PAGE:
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Traditional Uzbek house

In the past the Uzbek houses had facads into the coutryard and windowless walls faced the street. Most dwellings had no front entrances. If somebody wanted to enter the house it was necessary to pass through a gate which leads into an outer courtyard, tashkari. There it was possible to walk into the house and the inner courtyard, ichkari which no man outside the family was allowed to enter. Nowadays it has changed a bit. People started building houses with one courtyard, but there are some houses still building with two courtyards.


There we come upon a shady area clustered with tall poplars and forming a green island surrounded by even taller new man-made structures of steel, concrete and marble ... He laughingly explained to us an old tradition decreeing that a man should plant twelve poplar trees for each of his sons. In this particular instance, the man whose homestead had in years past occupied this new building site was the father of ten sons, for whom the small forest had been planted. The builders, reluctant to desecrate the memory of such a family achievement, elected instead to work around the poplars.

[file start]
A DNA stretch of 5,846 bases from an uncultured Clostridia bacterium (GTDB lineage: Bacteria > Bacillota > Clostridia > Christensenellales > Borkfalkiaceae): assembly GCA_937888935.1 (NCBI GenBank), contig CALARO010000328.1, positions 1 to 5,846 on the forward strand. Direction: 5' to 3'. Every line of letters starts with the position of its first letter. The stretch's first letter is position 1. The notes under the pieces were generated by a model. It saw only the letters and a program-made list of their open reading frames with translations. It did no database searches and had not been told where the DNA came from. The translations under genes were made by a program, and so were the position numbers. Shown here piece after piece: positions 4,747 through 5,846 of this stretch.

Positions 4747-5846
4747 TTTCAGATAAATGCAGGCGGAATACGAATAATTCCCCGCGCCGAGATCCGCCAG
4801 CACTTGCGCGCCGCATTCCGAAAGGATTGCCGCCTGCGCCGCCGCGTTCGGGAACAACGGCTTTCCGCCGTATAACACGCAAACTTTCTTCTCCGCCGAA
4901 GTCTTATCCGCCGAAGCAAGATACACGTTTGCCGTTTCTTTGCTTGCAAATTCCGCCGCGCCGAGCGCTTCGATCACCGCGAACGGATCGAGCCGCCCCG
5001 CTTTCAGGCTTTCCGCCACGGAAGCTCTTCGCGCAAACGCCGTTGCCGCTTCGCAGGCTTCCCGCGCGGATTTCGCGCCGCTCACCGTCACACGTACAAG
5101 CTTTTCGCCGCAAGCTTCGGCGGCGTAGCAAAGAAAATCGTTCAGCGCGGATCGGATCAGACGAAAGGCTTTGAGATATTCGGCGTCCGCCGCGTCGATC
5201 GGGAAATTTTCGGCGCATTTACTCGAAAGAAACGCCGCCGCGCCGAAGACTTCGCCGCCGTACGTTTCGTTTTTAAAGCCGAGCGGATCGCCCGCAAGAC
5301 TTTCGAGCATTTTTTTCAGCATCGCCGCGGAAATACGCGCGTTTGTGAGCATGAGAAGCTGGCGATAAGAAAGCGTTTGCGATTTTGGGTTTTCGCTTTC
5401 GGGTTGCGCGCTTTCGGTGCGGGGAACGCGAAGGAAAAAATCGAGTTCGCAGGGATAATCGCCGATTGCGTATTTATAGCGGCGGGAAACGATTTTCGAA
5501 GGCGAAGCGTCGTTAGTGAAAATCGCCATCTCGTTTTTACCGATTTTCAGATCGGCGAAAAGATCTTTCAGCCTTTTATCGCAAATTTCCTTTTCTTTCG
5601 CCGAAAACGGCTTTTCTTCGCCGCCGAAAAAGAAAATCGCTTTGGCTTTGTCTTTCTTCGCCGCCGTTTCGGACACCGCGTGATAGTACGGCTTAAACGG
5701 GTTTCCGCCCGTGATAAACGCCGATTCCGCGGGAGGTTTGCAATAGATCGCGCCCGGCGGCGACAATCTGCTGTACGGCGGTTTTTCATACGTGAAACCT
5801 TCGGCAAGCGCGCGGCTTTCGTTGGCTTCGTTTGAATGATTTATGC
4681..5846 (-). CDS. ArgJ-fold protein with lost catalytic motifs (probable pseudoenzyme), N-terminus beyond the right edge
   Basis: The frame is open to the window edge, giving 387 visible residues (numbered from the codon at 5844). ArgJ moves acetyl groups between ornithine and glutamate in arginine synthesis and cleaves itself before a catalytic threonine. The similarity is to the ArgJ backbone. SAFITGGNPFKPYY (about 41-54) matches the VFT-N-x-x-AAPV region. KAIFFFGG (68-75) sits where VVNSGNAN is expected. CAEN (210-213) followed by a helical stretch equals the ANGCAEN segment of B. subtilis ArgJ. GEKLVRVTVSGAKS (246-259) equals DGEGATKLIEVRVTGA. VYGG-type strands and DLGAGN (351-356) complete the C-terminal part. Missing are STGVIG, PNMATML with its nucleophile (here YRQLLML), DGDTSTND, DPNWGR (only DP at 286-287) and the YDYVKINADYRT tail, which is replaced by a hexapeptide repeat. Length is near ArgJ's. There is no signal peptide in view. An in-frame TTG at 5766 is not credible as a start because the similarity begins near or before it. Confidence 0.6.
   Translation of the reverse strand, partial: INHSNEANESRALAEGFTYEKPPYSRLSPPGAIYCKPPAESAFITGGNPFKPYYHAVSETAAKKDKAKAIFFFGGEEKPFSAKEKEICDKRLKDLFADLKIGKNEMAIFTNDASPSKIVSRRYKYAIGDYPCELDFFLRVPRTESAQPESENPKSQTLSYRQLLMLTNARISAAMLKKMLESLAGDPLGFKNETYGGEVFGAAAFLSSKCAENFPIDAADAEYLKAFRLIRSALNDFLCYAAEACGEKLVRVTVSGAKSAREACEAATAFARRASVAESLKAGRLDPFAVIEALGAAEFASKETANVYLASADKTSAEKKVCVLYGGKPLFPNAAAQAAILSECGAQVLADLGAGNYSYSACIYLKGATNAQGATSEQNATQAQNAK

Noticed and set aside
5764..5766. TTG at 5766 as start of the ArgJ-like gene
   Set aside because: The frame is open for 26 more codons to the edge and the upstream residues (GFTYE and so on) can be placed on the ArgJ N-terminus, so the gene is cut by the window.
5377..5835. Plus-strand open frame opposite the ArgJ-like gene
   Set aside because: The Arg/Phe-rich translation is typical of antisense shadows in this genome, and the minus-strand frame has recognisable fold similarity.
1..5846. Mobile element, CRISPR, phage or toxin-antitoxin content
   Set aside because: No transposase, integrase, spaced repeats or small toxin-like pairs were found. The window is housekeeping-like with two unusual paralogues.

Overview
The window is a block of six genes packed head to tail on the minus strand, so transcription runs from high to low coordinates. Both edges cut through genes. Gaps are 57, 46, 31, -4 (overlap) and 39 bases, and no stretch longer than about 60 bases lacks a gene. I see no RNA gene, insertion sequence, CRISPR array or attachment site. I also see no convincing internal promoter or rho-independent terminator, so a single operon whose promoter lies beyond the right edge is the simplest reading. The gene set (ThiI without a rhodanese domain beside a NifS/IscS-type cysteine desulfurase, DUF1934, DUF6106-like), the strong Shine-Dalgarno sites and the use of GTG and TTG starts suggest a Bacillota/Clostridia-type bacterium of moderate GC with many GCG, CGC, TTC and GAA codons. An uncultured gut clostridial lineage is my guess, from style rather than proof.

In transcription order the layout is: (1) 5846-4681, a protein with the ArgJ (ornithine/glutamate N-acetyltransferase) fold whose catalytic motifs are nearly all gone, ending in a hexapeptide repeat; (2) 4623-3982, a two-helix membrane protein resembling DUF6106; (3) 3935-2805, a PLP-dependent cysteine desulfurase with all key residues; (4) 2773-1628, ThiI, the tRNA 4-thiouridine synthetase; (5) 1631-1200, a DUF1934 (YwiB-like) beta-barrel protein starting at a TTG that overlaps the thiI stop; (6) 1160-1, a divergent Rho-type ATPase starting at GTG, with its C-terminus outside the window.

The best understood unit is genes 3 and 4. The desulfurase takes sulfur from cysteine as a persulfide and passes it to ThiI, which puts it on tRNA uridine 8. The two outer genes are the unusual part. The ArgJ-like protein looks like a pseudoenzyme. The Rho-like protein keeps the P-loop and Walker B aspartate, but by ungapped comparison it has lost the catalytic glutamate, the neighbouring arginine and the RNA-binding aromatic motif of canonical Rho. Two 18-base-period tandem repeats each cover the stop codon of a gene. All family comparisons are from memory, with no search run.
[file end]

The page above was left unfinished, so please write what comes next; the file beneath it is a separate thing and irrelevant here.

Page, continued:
(Elton C. Fax)


The most wide spread type of dwelling in the oasis is a house with several rooms and open verandah (aivan). Some of them have a bolohona (superstructure) which is a pleasant place to have rest in summer. The yard which is surrounded by a brick or mud wall is in fact a garden. Under the trees stands the supa, a square platform made of clay where the family gathers for its meals and the evening tea. There is also a suri in any Uzbek yard. A suri is a wooden platform surrounded by a low grating with a ladder leading to the top. Standing in the cool shade of the fruit trees or vines, the suri, is a place where the family rests in the evening or receives guests.

In areas where wood and stone are scarce, people build their homes of mud with thick walls and flat, roofs. Such houses are cool in the terrible summer heat and warm in the winter.